Newspaper Archive of
The Malakoff News
Malakoff, Texas
June 11, 1981     The Malakoff News
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June 11, 1981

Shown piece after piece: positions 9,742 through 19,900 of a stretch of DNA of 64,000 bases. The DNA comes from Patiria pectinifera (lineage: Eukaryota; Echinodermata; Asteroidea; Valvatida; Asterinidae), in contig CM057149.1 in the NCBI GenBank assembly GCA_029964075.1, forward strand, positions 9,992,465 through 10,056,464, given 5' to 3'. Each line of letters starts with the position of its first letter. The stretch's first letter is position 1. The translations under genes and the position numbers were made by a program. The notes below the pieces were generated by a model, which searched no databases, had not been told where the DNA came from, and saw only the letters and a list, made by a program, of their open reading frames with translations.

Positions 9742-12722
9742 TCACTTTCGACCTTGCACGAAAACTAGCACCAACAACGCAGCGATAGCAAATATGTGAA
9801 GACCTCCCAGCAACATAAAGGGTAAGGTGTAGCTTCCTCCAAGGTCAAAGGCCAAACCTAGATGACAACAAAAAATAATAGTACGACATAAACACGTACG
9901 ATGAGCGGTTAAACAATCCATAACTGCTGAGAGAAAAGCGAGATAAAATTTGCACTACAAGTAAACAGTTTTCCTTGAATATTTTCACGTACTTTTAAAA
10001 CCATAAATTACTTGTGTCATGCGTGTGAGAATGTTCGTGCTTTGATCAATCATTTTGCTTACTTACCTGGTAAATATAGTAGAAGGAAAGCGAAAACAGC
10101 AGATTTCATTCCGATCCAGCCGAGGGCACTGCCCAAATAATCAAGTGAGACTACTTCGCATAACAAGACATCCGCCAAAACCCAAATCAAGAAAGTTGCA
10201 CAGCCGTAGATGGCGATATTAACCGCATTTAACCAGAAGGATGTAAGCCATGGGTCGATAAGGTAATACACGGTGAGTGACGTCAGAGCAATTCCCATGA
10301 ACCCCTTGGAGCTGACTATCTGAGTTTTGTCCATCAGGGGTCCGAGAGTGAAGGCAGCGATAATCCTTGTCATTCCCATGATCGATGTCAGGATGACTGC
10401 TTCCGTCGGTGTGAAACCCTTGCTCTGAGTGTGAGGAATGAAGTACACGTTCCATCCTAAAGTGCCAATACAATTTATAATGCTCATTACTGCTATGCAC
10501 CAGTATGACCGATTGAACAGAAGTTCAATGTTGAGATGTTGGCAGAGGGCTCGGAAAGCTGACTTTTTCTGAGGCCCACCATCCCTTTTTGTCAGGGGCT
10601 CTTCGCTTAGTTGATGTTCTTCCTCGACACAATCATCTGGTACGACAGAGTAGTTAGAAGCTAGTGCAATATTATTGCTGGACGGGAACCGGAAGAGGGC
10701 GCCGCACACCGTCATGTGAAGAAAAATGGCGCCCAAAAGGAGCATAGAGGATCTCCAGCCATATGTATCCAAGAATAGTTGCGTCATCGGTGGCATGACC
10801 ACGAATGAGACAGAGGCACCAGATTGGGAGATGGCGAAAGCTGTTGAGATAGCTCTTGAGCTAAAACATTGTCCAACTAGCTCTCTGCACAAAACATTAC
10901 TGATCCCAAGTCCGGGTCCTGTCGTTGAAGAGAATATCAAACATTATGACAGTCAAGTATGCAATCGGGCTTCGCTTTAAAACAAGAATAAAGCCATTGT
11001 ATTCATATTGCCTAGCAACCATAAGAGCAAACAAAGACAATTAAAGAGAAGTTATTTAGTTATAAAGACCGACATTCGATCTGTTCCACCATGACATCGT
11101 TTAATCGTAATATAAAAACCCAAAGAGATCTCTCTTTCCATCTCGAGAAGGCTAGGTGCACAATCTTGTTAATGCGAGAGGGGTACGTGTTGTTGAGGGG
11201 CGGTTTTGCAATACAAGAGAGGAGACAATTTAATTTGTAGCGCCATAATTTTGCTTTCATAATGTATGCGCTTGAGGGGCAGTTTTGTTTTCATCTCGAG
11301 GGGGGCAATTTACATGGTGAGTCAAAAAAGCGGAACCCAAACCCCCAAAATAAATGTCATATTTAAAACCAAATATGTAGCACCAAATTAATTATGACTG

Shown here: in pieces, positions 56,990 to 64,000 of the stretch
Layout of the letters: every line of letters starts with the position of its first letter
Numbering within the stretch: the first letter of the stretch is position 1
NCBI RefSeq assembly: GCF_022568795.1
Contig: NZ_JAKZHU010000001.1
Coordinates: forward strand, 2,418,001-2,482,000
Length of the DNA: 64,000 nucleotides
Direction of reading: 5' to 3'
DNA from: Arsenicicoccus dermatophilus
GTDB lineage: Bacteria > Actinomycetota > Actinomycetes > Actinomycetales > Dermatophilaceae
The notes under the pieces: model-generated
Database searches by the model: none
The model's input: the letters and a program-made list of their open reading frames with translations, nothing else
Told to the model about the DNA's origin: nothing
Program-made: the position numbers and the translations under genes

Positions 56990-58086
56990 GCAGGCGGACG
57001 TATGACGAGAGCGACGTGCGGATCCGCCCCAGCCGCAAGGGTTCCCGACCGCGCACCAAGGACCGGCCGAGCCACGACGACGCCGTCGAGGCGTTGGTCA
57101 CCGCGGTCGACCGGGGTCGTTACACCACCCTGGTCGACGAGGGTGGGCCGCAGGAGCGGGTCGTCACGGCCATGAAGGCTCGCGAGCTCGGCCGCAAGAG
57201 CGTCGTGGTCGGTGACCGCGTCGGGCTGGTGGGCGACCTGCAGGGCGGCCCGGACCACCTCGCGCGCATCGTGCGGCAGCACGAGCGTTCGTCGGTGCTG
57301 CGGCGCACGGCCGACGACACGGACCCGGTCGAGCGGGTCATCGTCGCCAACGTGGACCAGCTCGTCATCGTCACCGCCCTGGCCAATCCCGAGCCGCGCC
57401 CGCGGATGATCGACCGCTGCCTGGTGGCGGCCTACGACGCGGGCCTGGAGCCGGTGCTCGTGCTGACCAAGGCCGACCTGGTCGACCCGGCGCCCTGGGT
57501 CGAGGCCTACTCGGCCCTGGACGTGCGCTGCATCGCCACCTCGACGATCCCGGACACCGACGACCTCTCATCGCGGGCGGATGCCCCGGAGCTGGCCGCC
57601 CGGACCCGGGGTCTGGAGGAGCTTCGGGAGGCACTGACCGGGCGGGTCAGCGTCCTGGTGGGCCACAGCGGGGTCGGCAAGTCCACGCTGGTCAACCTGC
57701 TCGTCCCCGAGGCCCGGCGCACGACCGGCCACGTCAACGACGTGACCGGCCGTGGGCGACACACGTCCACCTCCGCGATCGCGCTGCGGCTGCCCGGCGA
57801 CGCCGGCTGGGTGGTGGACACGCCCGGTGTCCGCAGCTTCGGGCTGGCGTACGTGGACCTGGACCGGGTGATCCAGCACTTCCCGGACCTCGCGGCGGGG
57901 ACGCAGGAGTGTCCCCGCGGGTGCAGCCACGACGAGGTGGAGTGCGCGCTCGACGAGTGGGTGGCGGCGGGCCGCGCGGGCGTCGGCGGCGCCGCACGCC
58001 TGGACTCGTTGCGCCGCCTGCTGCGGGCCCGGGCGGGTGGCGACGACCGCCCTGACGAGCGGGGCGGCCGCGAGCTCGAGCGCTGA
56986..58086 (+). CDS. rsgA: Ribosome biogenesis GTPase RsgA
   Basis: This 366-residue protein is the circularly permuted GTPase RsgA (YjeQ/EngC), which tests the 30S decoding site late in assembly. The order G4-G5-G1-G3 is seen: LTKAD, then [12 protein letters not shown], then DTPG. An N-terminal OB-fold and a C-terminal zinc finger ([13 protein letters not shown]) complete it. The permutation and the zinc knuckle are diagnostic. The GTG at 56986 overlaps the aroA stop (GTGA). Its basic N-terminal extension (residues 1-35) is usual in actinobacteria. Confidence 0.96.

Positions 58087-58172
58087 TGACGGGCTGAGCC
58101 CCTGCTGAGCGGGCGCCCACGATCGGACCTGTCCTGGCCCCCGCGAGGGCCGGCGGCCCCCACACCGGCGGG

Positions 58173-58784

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i/!i 6A~The Ma!akoff N_ews.Thursday___~,J un_e 11, _1981 a The annual Howard Family Reunion was held over the weekend, June 5, 6 and 7 at TP&L Employee Park on Cedar Creek Lake. The family gets together every year the first weekend in June. Those who attended this year were: Joe and Frances Monroe, Malakoff; Louise Shumate, Malakoff; Base and Halloween Lambert, Lamesa; Doyle, Polly and Sbeila Shumate, Carthage; Jeff and Susan Shumate, Carthage; Randy, Sharon, Shane and Amy Monroe, Malakoff; John D., Inez and Teresa Monroe, DeWitt, Arkansas; Frank and Julia Monroe, DeWitt, Arkansas; Ed and Cecil Monroe and Benny Monroe, Austin; Mr. and Mrs. Raymond Miller, Mabank; Mac Neely, Corsicans; Odie and Hazel Bell, Kemp; Maudie and Dorsey Meador, Mabank; Clyde Miller, Santa Barbara, Califor- nia; Lena Miller, Malakoff; Richard, Kim and Guy Monroe and Patti Reese, Malakoff; Mike, Barbara, Mandi and Christi Monroe, Malakoff. Also, Larry, Lori, Jeffrey and Rendi Callaway, Malakoff; Barbara Begeman and Barbara Sue of Kauf- man; Edgar, Erma and Todd Monroe, Malakoff; Philip and Marsha Grant, Dallas; Fred, Mary, Freida and John Carter, Midlothian; Rex, Terri, Josh and Rachel Monroe, Malakoff; Blanche Kinchen, Memphis, Tennessee; Arzilla Hughes, Malakoff; Don and Sandy Aultman, Ferris; Bill and Janice Slay, Mabank; Donald Slay, Mabank; Darlene and Paul Pace, Dallas; Garland, Andrea, Amy and Keith Nolan, Waco; Glenn, Quieva, Cheryl, Eddie and Kevin Williams, Dallas; Aubry and Sandra Monroe and Jerry Don Graham and Robert Graham, Malakoff; Ruby Miller, Malakoff; James Bates, Malakoff; Kevin and Donna Airheart, Malakoff; Rodney Monroe and Cindy Truitt, Malakoff; Mac and Suzanne Shumate, Malakoff; Earl and Wanda Jones, Malakoff. KISSIN' COUSINS-All of these cousins gathered last weekend for the annual lioward Family Reunion held at TP&L Employee Park on Cedar Creek Lake. Back row, left to right, are Maud Meador, Mabank; Louise Shumate, Malakoff; Joe Monroe, Malakoff; Edd Monroe, Austin; Aubry Monroe, Malakoff; Clyde Miller, Santa Barbara. Calif. : and J.I). Monroe. DeWitt, Ark. Seated in the mid- dle is Edgar Monroe. Malakoff. Front row, left to right, are Ruby Miller, Malakoff; Odie and liazei Bell, Tool; Aunt Lena Miller, Malakoff and Raymond Miller, Mabank. (Staff photo by Lori Callaway MISS MABANK CHOSEN - Miss Valerie Jean Flach, second from left, was named the new Miss Mabank in a pageant held Saturday, June 6, at Mabank Elementary School Auditorium. She is 19 and the daughter of Mr. and Mrs. Ben Flach of liar- bar Point, Gun Barrel City. Others are from left, Miss Robin McBurney. first runner-up; Miss Connie Gilbert and Miss Angle Clark, tied for second runnersup. (Staff Photo by Tom Finley) L LASTS THE ENTIRE MONTH OF JUNE LANDSCAPE INSTALLATION, LAWN SPRINKLER SYSTEMS, HYDROMULCHING & LAWN SODDING CLEARANCE SALE 1 Gal. Reg. $1.99 6 Ft. to 7 Ft. Red Maple 2 Gal. Reg. $4.99 Purple Plum i Weeping Willow Ash Red Ruffle, Coral Bell, Glacier, White, President Clay, George Tabor, Formosa EVERGREEN SHRUBS FOR YOUR HOME Redbud Reg. $12.95 While Supply Lasts SO HURRY! 1 Gal. Waxleaf Ligustrim, Willow Leaf Holly, Jap Boxwood, Dwf. Chinese Holly, Burford Holly, Gardenia, Dwf. Gardenia Reg. $1.99 NOW S S9 or 10 For 15 GOOD SELECTION LOTS OF WEEDS IN YOUR YARD? USE HI-YIELD 5% H.C. Reg. S5.98 NOW DIAZINON DUST 1 Lb. Shaker Can 5% SEVIN DUST 4 Lb. Bag 10% 5Lb. $ $ 49 89 HOURS: 8 a.m. - 5 p.m., Mon.-Sat. 1 p.m. - 5 p.m. Sun. Valarie Flach named 1981 Miss Mabank Miss Valerie Flach, 19, was named the new Miss Mabank in the first formal Miss Mabank pageant held Saturday, June 6 in the Mabank Elementary School auditorium. The daughter of Mr, and Mrs. Ben Flach of Gun Barrel City, she was sponsored by the Bank of Mabank. She is a sophomore at Henderson County Junior College where she was an officer in the Cardettes drill team, a member of the Student Senate and a member of the Cardinal Dancers. She enjoys water sports, dancing and teaching dance. She hopes to open her own school dance in the future and to act and dance professionally. Other winners were Miss Robin McBurney, first runnerup. She is 17, a 1981 graduate of Mabank High School and the daughter of Mr. and Mrs. Fred McBurney. Also, in a tie for second runnersup were Miss Angle Clark and Miss Connie Gilbert. Miss Clark is 17 and a 1981 graduate of Mabank High School. She is the daughter of Mr. and Mrs. R. L. Clark and Mr. and Mrs. M. J. Simpson. Miss Gilbert is a 1981 graduate of Mabank High School and the daughter of Mr. and Mrs. Bill M. Gilbert of Hyde Away Valley, Mabank. The contest was sponsored by the Mabank Chamber of Commerce. Miss Flach received a trophy, crown and $100 for wardrobe expenses. She ~vill represent the city of Mabank in the Miss Black-Eyed Pea pageant in Athens in July. Last year's weather was typical in Texas Most Texans recall only last sum- mer's record heat wave, but records recently placed on file here show just as many months of cooler-than-usual tem- peratures during 1980. New government weather documents stored and analyzed by the State Climatologist's Office at Texas A&M University reveal that temperatures during February, March, April, Oc- tober and November averaged four to six degrees below average, based on 30 years of statewide readings. Temperatures were three to six degrees above average during the peak of the heat wave. June, July, August, September and December of 1980 showed statewide readings clearly above what is considered normal. "The whole year was hot, cold, wet and dry. In other words, it was an en- tirely typical Texas year," said Texas A&M professor John Griffiths. Regula Now $14.00 Famous Amity top-grain leather Body Billfolds at a special once-a-year sale price. Your choice of super- soft leathers in Tri-Fold, Di- rector or Identifier Body Billfold@ styles. Gift boxed. session in O By PAT HARRIMAN "It was the greatest experience of my life. It truly was a great feeling to represent our people," Rep. Elton Bomer-D, Montalba, said, "but it's good to be back home and wear blue jeans, boots and a cowboy shirt." Bomer, who just returned home from his first term as the 14th District Representative in the state legislature, took time out to talk about his Austin experiences. "My impressions were very favorable," he said. "I had some frustrations and a few disap- pointments, but by and large I was pleased with the session. I was im- pressed with the quality of the representatives. It was higher than I thought it would be." He said he was also ,impressed with the amount of work the legislators were willing to do. "I went down there to work in the first place and most of them do. A few don't, but the majority works long hours, six or seven days a week. "I enjoy the friendships I've made with the House and Senate members across the state. I also enjoyed learning the legislative process and par- ticipating in the debates. "The disappointments I guess I've seen are when you feel some bills that come through would really benefit the people of the state of Texas, but they fail because they can't get enough people to agree. They don't fail because of their merits, but because of per- sonalities or a lack of understanding of parliamentary procedure." Bomer said he felt his major ac- complishments were in public education. "I worked very hard to get a good teacher pay raise. I was instrumental in getting good pay raises, but I worked just as hard against collective bargaining. I believe in collective bargaining for the general labor force, but I don't believe in it for state and municipal workers. The services we pay for with state and municipal funds are required services; we can't do without them. That includes policemen, firemen and teachers." The specific bill Bomer introduced was included with other smaller bills in one piece of legislation, he said. The teachers received a 26.6 percent pay raise over two years. He said he found the money for the raise in an "un- necessary line item in the teacher retirement system. I found $24 million in the proposed budget that was an expense line item, not a part of the retirement funds, that wasn't needed. That money was jnst re-appropriated." He said he was also "very proud of the bill that raises the occupation tax on those dirty movies. They're hard-core pornographic movies that people put quarters in to watch. You see them all around Austin, Dallas and Houston." The operators of those machines, he said, pay $15 for a certificate from the Texas Amusement Machines Com- mission. He said he found out each machine "grosses $15-20,000 a year and I wanted to make the tax they pay more corresponding to what their income is." He said he was successful in getting the tax raised to $1,500 per machine, which will bring in an estimated $30 million in revenue over the next five years. "Over half the owners of those machines are from out-of-state," he said. "There were a lot of people shooting at us on that one. I won't say who, but they were trying to keep that from getting passed." Bomer is just as sure of his con- vlctions when he talks about bills he voted against that passed. "I don't agree with the bilingual education bill. I favor it in kindergarten through third grade as it is now. The bill we passed didn't solve William Wayne Justice's problem. It didn't do what he wanted, but it was more than I wan- ted." The bill requires bilingual education for kindergarten through In seventh and eighth bilingual or English language classes must in ninth through as a second language offered. "Fifty dollars per was appropriated, state several million "We can't afford it. Are this just for Hispanics? Vietnamese kids who valedictorian of the didn't haw "I think like we're kindergarten enough. If they then, they won't. Mexican-American through intensive English other subjects, math, history, should be language, not both. "I get a little upset not Mexico, it's the English is our in the business of program is being funded I Another "bad old Bomer said, was one that cap on welfare million to no more than the state budget. Our over $26 billion, so something like $266 bad piece of legislation." That particular bill by Craig Washington-D, is a friend of Bomer's. "Amazin you vigorously on the floor, heated discussions and That's a lot of my friends' phi Another friend Wayne Peveto-D, Orange, Peveto tax reform bill. "I voted for Nabor's completely repeal the said. "I voted a had to clean-up the I didn't think it addressed our problemS. "We're shift from business residential and For example, let's saY now on the tax rolls valuation while homes percent and the rate is $100. If the entities per $100, what they public is that when we valuation, business taxes by 10 percent, while percent. If people knew coming, they'd against it." When asked present system, with industry bearing Bomer quickly shot is fair. The Peveto bill is make it fair, very costly and when under-valued. Sales taxes aren't fair either. I the ad valorum tax was." Of the nine bill said only one failed. "It got hooted down, that. The bill would have legislators to three that me or anyone office at the state or make a career of it. doesn't pay a job too long, you needs of the as responsive. You reasons why not to get instead of finding out get it done. You get and don't explore." He said he "feels verY s limited terms. I plan terms in the state all. My long-term With the season for fresh fruits and vegetables at hand, growers may want to consider some of the newer marketing options, says Gordon R. Powell, economist - fruit and vegetable marketing, with the Texas Agricultural Extension Service, Texas A&M Univer- sity System. Besides traditional marketing systems -- and the popular roadside markets -- other options include the farmers' market or community produce market, self-serve selling, rent-a-tree, mail order gift baskets, and selling from a truck, Powell explains. Consumers and growers often benefit from the direct sales. "The farmers' market has as its primary function to bring together two or more producers to provide and sell locally-grown produce to consumers in a specific area. This system offers 'producers and says. For the tive selling attracts because of the fered for sale. The number of sellers a greater variety of usually fresher and Some of these ten combined with alternatives to increase emphasizes. In eve! producers who plan to: required to have a operate an off-the-farm ds. For All Your Call 676-5771 Athens 24 Hours A Day 7 A 213 Cayuga Drive, Athens, Texas 675 -4402 Drug & Variety S&H Green La Malakoff 312 Underwood Street Athens Texas We install and complete los * Sell or Tanks *